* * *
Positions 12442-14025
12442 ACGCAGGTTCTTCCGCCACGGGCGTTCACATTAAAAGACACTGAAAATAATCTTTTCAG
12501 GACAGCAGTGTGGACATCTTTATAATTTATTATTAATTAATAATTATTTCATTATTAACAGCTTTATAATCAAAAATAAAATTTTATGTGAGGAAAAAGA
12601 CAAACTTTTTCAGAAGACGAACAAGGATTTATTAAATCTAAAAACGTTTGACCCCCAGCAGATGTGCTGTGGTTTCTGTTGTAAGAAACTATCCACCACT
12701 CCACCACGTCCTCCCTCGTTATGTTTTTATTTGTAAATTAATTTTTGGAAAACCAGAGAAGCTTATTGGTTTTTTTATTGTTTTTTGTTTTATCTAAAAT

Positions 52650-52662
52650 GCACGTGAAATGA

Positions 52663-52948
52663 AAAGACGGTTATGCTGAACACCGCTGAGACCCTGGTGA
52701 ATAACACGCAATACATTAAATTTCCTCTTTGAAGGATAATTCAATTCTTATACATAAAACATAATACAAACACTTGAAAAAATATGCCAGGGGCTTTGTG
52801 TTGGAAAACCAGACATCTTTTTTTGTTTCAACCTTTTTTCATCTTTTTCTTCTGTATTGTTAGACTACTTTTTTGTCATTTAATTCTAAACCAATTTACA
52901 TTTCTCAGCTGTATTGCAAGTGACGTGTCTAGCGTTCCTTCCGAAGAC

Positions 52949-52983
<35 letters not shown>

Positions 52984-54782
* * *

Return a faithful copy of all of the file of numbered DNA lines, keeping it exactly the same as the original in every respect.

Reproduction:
Positions 12442-14025
12442 ACGCAGGTTCTTCCGCCACGGGCGTTCACATTAAAAGACACTGAAAATAATCTTTTCAG
12501 GACAGCAGTGTGGACATCTTTATAATTTATTATTAATTAATAATTATTTCATTATTAACAGCTTTATAATCAAAAATAAAATTTTATGTGAGGAAAAAGA
12601 CAAACTTTTTCAGAAGACGAACAAGGATTTATTAAATCTAAAAACGTTTGACCCCCAGCAGATGTGCTGTGGTTTCTGTTGTAAGAAACTATCCACCACT
12701 CCACCACGTCCTCCCTCGTTATGTTTTTATTTGTAAATTAATTTTTGGAAAACCAGAGAAGCTTATTGGTTTTTTTATTGTTTTTTGTTTTATCTAAAAT

Positions 52650-52662
52650 GCACGTGAAATGA

Positions 52663-52948
52663 AAAGACGGTTATGCTGAACACCGCTGAGACCCTGGTGA
52701 ATAACACGCAATACATTAAATTTCCTCTTTGAAGGATAATTCAATTCTTATACATAAAACATAATACAAACACTTGAAAAAATATGCCAGGGGCTTTGTG
52801 TTGGAAAACCAGACATCTTTTTTTGTTTCAACCTTTTTTCATCTTTTTCTTCTGTATTGTTAGACTACTTTTTTGTCATTTAATTCTAAACCAATTTACA
52901 TTTCTCAGCTGTATTGCAAGTGACGTGTCTAGCGTTCCTTCCGAAGAC

Positions 52949-52983
<35 letters not shown>

Positions 52984-54782